MCPS students create animals, raise funds
By Tara DeRock Mahoney
Senior Staff Writer
Second-grader Madelyn Langford held the tiny yellow satin star between her thumb and forefinger.
“Okay, now make a wish,” said Tom Gwinn of Southern School Services, who was manning the stuffing machine.
Madelyn paused, eyes closed, then tucked the wishing star firmly inside her new toy pony. Gwinn zipped the animal up with a small metal tool, then put pony, an outfit, and “adoption papers” inside a specially-designed carrying box and handed it all back to Madelyn, who hugged the box to her chest as the next child stepped up to the Animaland stuffing machine.
In its newest fundraiser, Morgan County Primary School sold a whopping 280 stuff-them-yourself animals like Madelyn's pony. The program, similar to the wildly popular “Build-A-Bear Workshop” concept found at malls across America, allows students to purchase and then create their own stuffed animal, complete with a wishing star and adoption papers. The school receives six dollars of each $20 animal sold, and kids could pick from 20 different stuffed figures, ranging from eagles and pink poodles to gorillas and lions.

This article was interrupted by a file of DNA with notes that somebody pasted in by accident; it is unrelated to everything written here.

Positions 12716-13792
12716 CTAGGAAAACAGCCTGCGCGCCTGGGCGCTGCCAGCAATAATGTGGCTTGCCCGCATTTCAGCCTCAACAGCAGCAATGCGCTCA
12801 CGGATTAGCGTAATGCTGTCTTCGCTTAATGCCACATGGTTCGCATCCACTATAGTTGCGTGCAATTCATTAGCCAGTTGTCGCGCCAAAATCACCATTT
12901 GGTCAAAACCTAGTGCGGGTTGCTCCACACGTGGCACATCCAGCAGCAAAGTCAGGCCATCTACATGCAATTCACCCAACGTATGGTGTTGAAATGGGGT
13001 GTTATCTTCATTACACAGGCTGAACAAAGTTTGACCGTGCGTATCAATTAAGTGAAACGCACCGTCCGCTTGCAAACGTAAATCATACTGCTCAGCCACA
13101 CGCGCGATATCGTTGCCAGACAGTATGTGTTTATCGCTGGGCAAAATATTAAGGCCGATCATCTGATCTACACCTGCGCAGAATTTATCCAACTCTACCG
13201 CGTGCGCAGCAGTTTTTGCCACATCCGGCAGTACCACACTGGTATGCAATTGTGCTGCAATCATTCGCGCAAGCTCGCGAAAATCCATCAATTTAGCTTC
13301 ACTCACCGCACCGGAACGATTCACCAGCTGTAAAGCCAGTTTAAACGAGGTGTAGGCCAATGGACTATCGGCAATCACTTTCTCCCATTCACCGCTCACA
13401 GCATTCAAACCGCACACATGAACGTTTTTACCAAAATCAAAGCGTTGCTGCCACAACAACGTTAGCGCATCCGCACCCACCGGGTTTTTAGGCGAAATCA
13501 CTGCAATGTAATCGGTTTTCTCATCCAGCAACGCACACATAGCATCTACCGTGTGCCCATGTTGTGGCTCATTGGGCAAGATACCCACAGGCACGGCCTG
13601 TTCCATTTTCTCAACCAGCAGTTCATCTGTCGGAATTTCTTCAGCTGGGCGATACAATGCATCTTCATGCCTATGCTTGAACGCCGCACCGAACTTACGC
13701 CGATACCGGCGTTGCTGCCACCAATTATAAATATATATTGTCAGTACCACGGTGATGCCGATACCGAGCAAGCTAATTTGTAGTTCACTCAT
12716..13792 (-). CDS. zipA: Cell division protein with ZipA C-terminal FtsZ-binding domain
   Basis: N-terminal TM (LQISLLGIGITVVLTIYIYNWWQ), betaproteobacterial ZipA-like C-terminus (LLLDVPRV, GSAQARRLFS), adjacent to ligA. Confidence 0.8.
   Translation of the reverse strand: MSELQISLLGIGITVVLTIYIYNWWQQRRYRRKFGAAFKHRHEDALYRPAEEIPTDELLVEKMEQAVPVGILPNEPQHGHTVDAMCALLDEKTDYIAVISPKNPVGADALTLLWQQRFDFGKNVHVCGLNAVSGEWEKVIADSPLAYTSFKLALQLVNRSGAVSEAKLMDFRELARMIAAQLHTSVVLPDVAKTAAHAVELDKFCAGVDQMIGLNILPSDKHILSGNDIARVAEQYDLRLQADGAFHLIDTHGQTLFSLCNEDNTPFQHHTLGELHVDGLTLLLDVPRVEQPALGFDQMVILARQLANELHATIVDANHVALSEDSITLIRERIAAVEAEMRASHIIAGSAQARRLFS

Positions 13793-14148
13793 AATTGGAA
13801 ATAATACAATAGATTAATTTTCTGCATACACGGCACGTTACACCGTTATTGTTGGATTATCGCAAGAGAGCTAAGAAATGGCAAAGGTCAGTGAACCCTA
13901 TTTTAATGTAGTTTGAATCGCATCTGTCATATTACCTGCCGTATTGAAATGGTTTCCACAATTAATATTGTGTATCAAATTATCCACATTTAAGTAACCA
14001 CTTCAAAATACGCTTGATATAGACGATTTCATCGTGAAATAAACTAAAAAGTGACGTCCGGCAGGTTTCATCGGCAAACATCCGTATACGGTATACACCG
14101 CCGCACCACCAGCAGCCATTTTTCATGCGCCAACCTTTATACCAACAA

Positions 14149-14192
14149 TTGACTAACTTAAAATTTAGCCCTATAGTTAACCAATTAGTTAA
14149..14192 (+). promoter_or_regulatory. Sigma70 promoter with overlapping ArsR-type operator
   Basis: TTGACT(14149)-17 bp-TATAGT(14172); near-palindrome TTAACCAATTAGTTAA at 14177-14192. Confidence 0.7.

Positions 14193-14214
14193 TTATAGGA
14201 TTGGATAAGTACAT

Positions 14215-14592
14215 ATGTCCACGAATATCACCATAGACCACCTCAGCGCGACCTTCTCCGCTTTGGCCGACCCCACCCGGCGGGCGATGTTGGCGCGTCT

The project was so popular, in fact, that “Animaland” had to come to MCPS on two separate days—last Thursday and Friday—to fill all the orders.
“It's unbelievable,” said Gwinn. “We've had great participation at this school.”
The proceeds from the fundraiser will be used to purchase a software package called “Headsprout,” according to principal Dr. Betsy Short. All grades at MCPS will be able to take advantage of the levelized software that helps improve reading skills.
“Everything we've read about [Headsprout] is very postive,” said Dr. Short. “We've talked to other schools that have had great success with it.” Although the new program can help children at all levels, Dr. Short said that the program would have a special focus at MCPS.
“We're going to use this with our struggling readers,” she said.
Students were invited to take home an Animaland brochure several weeks ago and purchase an animal and an outfit, if they liked, to create on the appointed day. Classes began queuing to stuff their animals on Thursday, and those that did not get to create their animal then came during Field Day festivities on Friday. The fairly significant $20-$25 price range for an animal and an outfit did not seem to phase parents overmuch—some kids purchased two animals.
“They're fun,” said Cody Stewart, 8, holding up his new Koala bear.